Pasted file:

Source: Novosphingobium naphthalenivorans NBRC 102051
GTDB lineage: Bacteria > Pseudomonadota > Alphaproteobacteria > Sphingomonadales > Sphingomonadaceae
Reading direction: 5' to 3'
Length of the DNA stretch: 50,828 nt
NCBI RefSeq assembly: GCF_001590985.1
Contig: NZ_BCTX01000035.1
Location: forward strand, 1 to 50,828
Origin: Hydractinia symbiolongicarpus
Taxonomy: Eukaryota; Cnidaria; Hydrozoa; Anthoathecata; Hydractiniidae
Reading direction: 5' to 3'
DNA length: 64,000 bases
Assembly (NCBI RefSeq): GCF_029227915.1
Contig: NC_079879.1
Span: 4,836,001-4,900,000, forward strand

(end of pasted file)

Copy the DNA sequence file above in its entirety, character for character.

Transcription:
Source: Novosphingobium naphthalenivorans NBRC 102051
GTDB lineage: Bacteria > Pseudomonadota > Alphaproteobacteria > Sphingomonadales > Sphingomonadaceae
Reading direction: 5' to 3'
Length of the DNA stretch: 50,828 nt
NCBI RefSeq assembly: GCF_001590985.1
Contig: NZ_BCTX01000035.1
Location: forward strand, 1 to 50,828
Origin: Hydractinia symbiolongicarpus
Taxonomy: Eukaryota; Cnidaria; Hydrozoa; Anthoathecata; Hydractiniidae
Reading direction: 5' to 3'
DNA length: 64,000 bases
Assembly (NCBI RefSeq): GCF_029227915.1
Contig: NC_079879.1
Span: 4,836,001-4,900,000, forward strand